03 May What Tom Brady Teaches us About Age Discrimination
In February of 2021 Tom Brady won his 7th Super Bowl title…at the age of 43; the average retirement age for an NFL player is 35. That is eight years PAST the average NFL football player retirement age, and not only did he win the most recent Super Bowl at age 43, he was the MVP and he continues to play at a high level.
If the average retirement age of a Civil Engineer is, let’s say, 65, why is it so hard to imagine the value of hiring, or even interviewing a professional engineer who is 60+ years old?
Take a look at the picture below that took the internet by storm during the Super Bowl comparing Tom Brady at the age of 43, to NFL great George Blanda, also age 43:
There have been so many advances in healthcare, self care, and access to that information that the days of forcing people out at 60+, or choosing not to consider those 60+ in age is not only discriminatory, but it can actually hold your company back!
If you have ever watched Tom Brady, when he breaks the huddle and approaches the line of scrimmage, he scans the defense and makes decisions in split seconds as to which receiver will have the highest likelihood of being open at a precise spot on the field based upon the defensive scheme and personnel. If he does not like what he sees, he is able to quickly audible and switch to another play that is better suited against the defense that the other team is showing.
Every day I talk to professional civil engineers in their 60’s who are working as hard as they ever had, and who are often more passionate and driven then their younger peers. They have found ways to stay relevant to technology and professional methodologies, they have fostered tremendous relationships with clients, municipalities, public agencies, and other professionals in the industry, and they still kick ass and take names. On top of that, they bring decades of experience and knowledge that can prove to be immensely valuable to the upcoming generations of civil engineers. Like Brady, those senior engineers have pretty much seen it at all and are able to assess situations and scenarios and offer valuable guidance that can often make/break a project or client relationship. That skillset is invaluable.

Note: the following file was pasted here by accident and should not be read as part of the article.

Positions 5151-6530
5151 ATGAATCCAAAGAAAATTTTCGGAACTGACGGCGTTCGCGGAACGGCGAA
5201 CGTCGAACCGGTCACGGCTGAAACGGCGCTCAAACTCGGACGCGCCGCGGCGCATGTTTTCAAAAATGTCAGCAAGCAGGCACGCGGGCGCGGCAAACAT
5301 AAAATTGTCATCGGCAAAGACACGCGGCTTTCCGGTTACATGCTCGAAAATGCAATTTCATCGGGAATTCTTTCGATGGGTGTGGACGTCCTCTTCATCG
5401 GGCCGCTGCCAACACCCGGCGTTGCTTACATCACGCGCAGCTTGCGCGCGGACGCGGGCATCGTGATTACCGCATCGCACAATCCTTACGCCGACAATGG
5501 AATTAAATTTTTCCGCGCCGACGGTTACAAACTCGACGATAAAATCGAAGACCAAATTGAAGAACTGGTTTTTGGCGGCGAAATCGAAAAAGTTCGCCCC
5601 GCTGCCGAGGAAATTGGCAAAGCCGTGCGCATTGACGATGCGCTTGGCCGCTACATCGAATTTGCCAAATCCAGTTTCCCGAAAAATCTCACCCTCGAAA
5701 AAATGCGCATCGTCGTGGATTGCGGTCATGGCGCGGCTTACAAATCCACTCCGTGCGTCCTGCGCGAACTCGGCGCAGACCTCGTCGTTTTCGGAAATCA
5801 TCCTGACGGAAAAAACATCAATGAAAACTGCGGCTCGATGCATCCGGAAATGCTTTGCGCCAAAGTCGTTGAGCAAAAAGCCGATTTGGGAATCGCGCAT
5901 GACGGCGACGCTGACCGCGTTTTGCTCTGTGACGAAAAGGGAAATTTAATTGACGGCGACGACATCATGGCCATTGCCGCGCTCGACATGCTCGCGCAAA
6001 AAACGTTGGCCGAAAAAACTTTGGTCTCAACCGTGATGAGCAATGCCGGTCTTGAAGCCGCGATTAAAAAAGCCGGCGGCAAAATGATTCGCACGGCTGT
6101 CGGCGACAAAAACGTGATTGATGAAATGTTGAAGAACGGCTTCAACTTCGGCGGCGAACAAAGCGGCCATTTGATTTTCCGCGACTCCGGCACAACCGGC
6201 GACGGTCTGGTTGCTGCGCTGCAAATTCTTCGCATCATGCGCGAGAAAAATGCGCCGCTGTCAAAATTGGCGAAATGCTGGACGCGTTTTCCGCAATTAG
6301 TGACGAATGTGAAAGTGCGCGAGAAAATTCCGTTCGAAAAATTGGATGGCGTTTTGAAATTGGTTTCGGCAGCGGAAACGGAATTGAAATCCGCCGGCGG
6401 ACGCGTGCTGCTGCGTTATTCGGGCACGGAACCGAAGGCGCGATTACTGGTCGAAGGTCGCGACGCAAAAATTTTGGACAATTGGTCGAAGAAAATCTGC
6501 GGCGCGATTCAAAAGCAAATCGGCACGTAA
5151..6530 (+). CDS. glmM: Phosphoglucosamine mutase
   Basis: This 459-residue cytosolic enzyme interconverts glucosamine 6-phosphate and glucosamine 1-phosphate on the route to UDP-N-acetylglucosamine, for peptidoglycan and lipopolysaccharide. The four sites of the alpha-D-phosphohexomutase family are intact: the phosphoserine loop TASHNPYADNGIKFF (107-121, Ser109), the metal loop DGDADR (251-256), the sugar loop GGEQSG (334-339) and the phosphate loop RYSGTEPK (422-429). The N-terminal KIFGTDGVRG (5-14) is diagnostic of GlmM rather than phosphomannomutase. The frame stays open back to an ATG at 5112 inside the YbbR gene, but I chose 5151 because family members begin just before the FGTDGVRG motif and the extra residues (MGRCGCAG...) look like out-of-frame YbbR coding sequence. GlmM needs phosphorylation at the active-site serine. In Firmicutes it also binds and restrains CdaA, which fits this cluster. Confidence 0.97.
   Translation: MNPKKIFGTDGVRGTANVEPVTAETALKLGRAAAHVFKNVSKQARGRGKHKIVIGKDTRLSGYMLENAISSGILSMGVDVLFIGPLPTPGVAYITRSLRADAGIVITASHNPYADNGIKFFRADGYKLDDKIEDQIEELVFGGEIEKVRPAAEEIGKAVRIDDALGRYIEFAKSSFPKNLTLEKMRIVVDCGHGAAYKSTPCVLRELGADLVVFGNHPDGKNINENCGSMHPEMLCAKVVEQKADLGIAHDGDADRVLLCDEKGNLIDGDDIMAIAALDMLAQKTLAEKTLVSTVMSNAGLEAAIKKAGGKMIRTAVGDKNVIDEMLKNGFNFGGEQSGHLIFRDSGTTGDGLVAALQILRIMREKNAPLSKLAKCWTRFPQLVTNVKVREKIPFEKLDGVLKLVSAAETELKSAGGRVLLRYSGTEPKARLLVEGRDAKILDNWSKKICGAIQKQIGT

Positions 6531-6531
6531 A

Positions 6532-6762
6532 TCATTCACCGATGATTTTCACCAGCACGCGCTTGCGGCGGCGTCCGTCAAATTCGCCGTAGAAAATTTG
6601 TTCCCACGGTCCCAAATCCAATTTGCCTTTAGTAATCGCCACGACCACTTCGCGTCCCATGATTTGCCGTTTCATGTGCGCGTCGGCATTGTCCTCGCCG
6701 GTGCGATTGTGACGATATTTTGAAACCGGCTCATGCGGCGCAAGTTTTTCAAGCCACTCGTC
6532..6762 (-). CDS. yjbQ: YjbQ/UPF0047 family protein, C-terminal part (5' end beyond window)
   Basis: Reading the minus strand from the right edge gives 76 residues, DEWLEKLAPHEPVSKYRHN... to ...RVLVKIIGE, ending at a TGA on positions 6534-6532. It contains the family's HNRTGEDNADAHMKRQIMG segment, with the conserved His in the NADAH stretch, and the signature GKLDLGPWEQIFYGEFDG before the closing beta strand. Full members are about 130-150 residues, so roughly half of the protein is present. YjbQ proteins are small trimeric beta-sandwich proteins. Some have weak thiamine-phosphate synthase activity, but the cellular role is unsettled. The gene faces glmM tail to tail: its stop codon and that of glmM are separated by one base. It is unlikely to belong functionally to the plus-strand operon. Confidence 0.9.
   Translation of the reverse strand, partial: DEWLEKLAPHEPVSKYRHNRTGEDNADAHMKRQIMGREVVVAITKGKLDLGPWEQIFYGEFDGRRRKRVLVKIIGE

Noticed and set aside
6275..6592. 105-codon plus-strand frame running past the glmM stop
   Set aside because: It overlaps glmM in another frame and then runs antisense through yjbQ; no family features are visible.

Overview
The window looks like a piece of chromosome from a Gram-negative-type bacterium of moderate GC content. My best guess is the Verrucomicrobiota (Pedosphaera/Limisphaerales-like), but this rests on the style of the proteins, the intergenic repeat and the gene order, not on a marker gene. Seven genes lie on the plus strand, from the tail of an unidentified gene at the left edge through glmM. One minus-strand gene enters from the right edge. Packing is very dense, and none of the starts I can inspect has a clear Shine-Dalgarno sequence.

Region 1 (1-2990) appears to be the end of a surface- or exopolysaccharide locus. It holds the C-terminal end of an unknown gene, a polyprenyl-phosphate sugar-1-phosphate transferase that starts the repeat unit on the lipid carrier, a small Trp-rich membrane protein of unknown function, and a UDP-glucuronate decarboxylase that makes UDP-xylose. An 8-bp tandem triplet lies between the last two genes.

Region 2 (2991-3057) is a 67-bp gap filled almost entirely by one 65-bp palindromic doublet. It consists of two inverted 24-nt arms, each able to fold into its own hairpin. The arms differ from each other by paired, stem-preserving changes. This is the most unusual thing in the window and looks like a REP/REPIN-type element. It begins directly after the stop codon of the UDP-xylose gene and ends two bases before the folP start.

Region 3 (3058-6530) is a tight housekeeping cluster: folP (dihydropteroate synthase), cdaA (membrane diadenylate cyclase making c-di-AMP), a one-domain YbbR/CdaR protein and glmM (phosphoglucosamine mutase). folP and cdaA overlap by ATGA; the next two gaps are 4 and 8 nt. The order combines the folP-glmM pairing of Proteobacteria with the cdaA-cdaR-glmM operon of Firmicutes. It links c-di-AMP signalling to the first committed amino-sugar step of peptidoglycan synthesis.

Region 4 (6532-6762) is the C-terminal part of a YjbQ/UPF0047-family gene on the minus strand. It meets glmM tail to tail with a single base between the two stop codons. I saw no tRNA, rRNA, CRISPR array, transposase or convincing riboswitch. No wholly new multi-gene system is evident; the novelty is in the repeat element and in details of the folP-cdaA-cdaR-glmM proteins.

Of course there are plenty of folks who admittedly start winding down their careers in their early 60’s as they approach their goal of retirement and who are riding off into the sunset; and most of them will tell you that when you try to recruit them. But there are many who are still wake up every morning “full of piss and vinegar,” and those are the one’s you cannot afford to overlook!
It’s super easy to judge someone by their resume. If you see a graduation date circa 1980 or before, don’t be so quick to assume that that candidate is looking to milk you for a big payday as he/she rides off into the sunset, or that they are curmudgeon stuck in their old ways who likely has not adapted to recent industry changes and advancements. Pick up the phone, offer them an introductory phone interview and at least make a relatively educated assessment before deleting them from your inbox, you might just be surprised who could be your next MVP.